Tell us about your new release.
SILICON BEACH is an interesting puzzle, set in the snappy area of Santa Monica, Venice, Playa Vista, and the LA Westside that people have taken to call Silicon Beach. It’s a tale of disruptive technology, patents, betrayal, greed, violence and fear of change, with an underpinning look at the homeless and what’s to be done. From the violence in the first chapter, through the twists and turns of plot from chapter to chapter, to the surprise ending, it sets a very fast pace and encourages a quick read. Here is a brief summary:
Attacked on Santa Monica Beach. The Judge has made more than his fair share of enemies over his ten years on the bench. But this came out of the blue…or did it?
So starts the Judge’s desperate search along the boardwalks of Venice, through the swank bars and restaurants of Santa Monica, the yuppie ghetto of Playa Vista, and the sex clubs of West LA as he relentlessly pursues adversaries who threaten him — and anyone who gets too close to the secrets buried in Silicon Beach.
All the while the Judge must try to negotiate the compromises required to maintain his new marriage to a woman 20 years his junior, and come to terms with the child she carries. As the Judge closes in on his adversaries and the body count continues to mount, he finds his new bride and the child may become collateral damage in this deadly contest with conspirators who risk all to win all on Silicon Beach.
Follow the Judge as he upends public reputations, turns out private obsessions, confronts the power brokers of Silicon Beach, and unearths a secret so vast it threatens to overturn an entire industry.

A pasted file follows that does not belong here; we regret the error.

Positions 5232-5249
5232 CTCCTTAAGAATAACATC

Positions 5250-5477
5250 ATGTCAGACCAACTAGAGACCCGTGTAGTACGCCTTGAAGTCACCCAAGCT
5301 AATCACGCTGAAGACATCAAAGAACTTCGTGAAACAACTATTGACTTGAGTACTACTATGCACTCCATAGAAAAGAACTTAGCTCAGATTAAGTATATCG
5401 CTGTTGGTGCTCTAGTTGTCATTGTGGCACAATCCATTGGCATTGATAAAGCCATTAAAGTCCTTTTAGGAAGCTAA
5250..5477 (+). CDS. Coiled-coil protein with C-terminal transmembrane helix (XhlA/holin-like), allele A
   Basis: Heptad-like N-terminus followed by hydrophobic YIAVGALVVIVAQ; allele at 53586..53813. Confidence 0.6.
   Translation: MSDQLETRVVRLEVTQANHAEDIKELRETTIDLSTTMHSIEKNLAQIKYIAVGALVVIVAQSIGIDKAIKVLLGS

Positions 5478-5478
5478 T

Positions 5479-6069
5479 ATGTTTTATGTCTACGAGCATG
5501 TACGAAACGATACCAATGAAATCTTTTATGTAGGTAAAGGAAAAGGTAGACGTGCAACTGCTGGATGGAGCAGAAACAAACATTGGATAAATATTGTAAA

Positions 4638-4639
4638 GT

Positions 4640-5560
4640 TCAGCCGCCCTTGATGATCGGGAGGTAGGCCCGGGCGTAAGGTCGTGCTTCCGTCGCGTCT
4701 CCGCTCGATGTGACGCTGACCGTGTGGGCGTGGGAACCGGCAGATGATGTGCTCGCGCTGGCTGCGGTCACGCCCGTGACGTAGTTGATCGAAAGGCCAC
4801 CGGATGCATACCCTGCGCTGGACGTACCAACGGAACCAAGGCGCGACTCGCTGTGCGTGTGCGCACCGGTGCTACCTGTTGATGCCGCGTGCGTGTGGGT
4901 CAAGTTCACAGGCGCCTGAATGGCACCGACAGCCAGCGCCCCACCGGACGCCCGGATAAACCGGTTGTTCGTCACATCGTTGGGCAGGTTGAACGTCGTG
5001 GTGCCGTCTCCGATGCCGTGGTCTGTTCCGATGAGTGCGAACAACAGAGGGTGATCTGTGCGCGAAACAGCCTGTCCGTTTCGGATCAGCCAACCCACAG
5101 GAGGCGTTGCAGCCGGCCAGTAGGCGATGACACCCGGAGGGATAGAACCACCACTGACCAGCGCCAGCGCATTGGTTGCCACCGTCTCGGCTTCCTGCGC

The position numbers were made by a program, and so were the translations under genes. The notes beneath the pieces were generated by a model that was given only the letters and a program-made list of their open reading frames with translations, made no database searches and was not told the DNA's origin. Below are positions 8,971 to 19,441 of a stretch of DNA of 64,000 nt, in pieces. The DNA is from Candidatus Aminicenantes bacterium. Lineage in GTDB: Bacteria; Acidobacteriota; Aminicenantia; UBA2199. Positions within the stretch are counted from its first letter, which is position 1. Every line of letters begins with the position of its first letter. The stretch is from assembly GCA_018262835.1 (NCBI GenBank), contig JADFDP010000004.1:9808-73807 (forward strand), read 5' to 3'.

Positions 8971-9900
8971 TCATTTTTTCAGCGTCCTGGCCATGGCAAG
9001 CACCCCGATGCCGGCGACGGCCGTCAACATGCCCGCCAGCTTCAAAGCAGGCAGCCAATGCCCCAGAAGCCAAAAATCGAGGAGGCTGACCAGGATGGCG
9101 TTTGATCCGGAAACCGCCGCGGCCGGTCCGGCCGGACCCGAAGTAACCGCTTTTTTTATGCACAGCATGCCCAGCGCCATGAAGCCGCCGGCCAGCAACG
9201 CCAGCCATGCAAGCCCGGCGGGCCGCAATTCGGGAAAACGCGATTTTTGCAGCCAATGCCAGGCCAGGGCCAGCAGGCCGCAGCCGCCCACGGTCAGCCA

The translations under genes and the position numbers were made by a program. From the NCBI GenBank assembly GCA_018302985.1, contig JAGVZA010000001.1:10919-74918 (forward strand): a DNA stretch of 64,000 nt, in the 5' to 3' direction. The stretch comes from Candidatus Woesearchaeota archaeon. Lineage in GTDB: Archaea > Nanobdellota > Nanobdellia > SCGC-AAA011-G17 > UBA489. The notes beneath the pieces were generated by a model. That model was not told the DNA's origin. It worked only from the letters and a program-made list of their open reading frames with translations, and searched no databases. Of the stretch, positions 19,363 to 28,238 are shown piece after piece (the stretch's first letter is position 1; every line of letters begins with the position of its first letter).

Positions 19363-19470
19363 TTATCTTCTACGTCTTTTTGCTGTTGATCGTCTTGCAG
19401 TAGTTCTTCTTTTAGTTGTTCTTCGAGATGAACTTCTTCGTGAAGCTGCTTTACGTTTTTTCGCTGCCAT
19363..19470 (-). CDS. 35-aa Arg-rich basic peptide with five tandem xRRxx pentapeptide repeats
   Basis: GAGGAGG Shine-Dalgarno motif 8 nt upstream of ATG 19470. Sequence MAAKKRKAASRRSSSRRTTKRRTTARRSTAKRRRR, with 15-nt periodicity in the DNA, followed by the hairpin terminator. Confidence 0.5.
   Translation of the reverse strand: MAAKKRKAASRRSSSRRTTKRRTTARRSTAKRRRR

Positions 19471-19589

How important is setting to your story?
My books are set in places I know intimately and love. I believe people find satisfaction when they pick up a good tale to read and discover settings and scenes with which they are familiar. Local places they’ve been, or heard about, or want to visit. My descriptions may refresh their own memories of a place, good or bad, and give a different and fresh perspective to a place they’ve seen and enjoyed. But in the end, my novels are primarily character driven.
Are any of your characters loosely based on people you know in real life?
All my characters are from real life. Real people I’ve worked with, worked for, known, loved, hated, envied, pitied, studied or watched. Fifty years of studying people, their foibles, their concerns, their passions, successes, failures, and how they deal with success and defeat.
There’s that great line from the Jimmy Buffet song, ‘Changes in Latitudes”.